61 Energy functions for ab-initio methods
Energy function needs to take into account the interactions of all atoms of all amino acids Many different types of energy sources Covalent bonds Angles and torsions of bonds between atoms Van der Waals interactions (repulsion/attraction) Energy of charged atoms Interactions with solvent Hydrogen bonds Exact formulas are very costly, so generally PSP methods use knowledge-based potentials, computed from a large database of structures

62 I-Tasser Prediction method from Zhang’s group
Fully automated server, without any human intervention Steps Template identification Structure assembly Atomic model construction Model selection

63 I-Tasser: Template Identification
MUSTER fold recognition method, used both for whole proteins (TBM) or for fragments (Ab Inition) Profile-based fold recognition Secondary structure Structural frament profile Solvent accessibility Backbone torsion angle Hydrophobicity For the most difficult targets, a meta-server that combines the outputs of various methods is used

64 I-Tasser: Structure assembly
Generation of a preliminary model with only coordinates for Cα and sidechain positions Using the template as starting point where possible and ab-initio methods for amino acids without alignment Two iterations of refinement 1st based on templates 2nd based on clustering the models of the previous iteration and using the centroids of each cluster as starting points

65 I-Tasser energy function
Knowledge-based statistics of Cα – sidechain correlation H-bonds Hydrophobicity Spatial restraints of templates Contact Map prediction from SVMSEQ 9 predictions included, combinations of Contacts between Cα, Cβ or side chain centers Contact cut-offs of 6, 7 or 8 Å

66 I-Tasser atomic model construction
Full-atom models are constructed from the approximate models produced by the cluster centroids 1st the backbone is matched with a large library of template fragments with high resolution structure Then full-atom optimization occurs focusing on H-bonds, removing clashes and using the Charmm22 molecular dynamics force field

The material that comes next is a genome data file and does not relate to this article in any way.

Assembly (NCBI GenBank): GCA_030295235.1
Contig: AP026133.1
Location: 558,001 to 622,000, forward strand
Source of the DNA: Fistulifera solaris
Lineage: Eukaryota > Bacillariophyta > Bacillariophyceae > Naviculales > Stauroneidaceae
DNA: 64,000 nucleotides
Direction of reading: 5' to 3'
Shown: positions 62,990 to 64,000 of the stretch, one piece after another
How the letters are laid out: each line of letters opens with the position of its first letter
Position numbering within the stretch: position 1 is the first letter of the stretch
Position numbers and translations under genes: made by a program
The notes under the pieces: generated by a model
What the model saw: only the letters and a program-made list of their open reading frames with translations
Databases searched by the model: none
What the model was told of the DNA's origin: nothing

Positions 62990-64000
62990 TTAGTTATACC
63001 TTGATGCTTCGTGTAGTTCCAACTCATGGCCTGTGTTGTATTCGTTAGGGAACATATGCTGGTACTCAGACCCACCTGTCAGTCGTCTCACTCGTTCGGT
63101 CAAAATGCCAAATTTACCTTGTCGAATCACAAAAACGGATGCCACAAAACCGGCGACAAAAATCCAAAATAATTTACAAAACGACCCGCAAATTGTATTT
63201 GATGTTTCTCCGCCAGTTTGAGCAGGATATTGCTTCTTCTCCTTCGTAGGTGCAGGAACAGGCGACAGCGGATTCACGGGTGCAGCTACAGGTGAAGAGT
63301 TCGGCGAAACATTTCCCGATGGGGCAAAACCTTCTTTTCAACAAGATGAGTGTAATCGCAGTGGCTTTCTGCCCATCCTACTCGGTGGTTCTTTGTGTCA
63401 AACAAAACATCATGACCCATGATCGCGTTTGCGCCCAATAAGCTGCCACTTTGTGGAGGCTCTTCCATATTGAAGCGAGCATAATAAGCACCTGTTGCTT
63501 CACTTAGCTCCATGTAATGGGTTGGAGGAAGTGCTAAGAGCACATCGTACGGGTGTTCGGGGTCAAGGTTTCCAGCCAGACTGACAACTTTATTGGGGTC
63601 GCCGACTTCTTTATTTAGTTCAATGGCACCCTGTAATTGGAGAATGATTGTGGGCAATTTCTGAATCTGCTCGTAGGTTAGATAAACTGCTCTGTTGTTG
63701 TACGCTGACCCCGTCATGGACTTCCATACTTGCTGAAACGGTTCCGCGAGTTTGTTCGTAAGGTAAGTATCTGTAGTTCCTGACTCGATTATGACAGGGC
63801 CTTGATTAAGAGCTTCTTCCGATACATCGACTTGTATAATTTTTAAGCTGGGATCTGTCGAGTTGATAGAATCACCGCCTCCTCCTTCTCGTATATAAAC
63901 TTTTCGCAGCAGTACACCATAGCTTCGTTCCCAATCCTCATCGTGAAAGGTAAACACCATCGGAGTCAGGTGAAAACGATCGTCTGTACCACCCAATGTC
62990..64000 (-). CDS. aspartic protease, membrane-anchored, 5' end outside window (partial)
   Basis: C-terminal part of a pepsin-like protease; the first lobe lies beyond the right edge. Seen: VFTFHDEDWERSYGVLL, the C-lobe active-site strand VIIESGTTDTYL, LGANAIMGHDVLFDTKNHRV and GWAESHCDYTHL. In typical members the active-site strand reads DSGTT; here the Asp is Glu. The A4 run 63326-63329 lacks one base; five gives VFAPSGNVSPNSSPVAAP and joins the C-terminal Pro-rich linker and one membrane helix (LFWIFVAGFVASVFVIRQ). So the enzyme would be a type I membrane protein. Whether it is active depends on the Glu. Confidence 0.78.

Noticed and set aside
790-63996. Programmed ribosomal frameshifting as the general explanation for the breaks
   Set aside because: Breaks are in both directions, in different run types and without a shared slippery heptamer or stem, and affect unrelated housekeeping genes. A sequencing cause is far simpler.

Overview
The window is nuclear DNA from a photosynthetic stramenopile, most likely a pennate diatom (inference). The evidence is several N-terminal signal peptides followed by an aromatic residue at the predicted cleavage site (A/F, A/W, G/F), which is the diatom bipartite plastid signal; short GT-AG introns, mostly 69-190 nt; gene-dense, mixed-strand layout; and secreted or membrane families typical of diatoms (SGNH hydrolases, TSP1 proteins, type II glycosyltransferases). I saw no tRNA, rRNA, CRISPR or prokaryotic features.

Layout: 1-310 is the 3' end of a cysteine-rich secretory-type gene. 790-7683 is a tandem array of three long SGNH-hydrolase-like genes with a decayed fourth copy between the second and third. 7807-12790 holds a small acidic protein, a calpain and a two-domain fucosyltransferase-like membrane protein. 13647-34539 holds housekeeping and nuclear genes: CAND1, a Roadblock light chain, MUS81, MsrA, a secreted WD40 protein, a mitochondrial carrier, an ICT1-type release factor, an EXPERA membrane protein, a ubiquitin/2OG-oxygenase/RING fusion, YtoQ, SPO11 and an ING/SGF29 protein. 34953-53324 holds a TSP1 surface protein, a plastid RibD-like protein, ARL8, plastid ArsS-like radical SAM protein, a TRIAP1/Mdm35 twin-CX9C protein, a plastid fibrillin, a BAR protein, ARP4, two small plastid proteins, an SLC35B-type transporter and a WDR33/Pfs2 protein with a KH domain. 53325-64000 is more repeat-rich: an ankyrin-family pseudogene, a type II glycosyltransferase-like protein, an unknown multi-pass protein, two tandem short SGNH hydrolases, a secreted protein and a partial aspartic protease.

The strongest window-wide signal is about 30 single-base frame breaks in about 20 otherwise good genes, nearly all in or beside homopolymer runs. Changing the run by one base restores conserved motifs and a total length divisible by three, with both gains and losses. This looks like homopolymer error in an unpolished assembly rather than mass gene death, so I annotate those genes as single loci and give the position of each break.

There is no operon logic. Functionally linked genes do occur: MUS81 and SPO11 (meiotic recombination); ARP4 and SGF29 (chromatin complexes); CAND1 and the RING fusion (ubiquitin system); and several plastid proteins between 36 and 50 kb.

67 I-Tasser model selection
Several full-atom models are generated from each cluster centroid Models need to be ranked to select the best one I-Tasser uses a weighted sum of Number of H-Bonds / target length TM-score (metric to compare structures) between the full-atom model and the centroid cluster

68 Rosetta Predictor from David Baker’s group
It uses a massive distributed computing infrastructure For CASP7 in 2006 it claimed to dedicate up to 104 cpu years/target Template identification used a variety of methods depending on sequence identity between target and template Different protocols for Template-Based Modelling and Free Modelling (fragment assembly) 3 variants of TBM depending on degree of homology between target and template

69 Rosetta Full-atom refinement protocol Energy function based on
Short-range interations: Van der Waals energe, H-bonds and solvent accessibility Long range interactions (dampening of electrostatic interactions) Minimization through Monte Carlo with the following steps: Perturbation of a randomly selected angle from the backbone Optimisation of side-chain rotamer conformations Optimisation of both backbone and sidechain torsion angles

70 PSP and CASP PSP has improved through the years. This improvement has been assessed mainly in CASP CASP = Critical Assessment of Techniques for Protein Structure Prediction It is a biannual community exercise to evaluate the state-of-the-art in PSP Every day for about three months the organizers release some protein sequences for which nobody knows the structure (128 sequences were released in CASP8 in 2008) Each prediction group is given three weeks to return their predictions. 24 hours are give to automated servers Then at the end of the year experts meet in a place close to the sea to discuss the results of the experiment 

71 CASP categories Several categories of experiments are assessed in CASP
Template-Based Modeling (Homology and fold recognition) Free Modeling (no template i.e. ab initio) Contact Map prediction Functional sites prediction Domain prediction Disordered regions Quality assessment Categories have changed through time SS prediction is not assessed anymore after CASP4 Homology modeling and fold recognition merged into TBM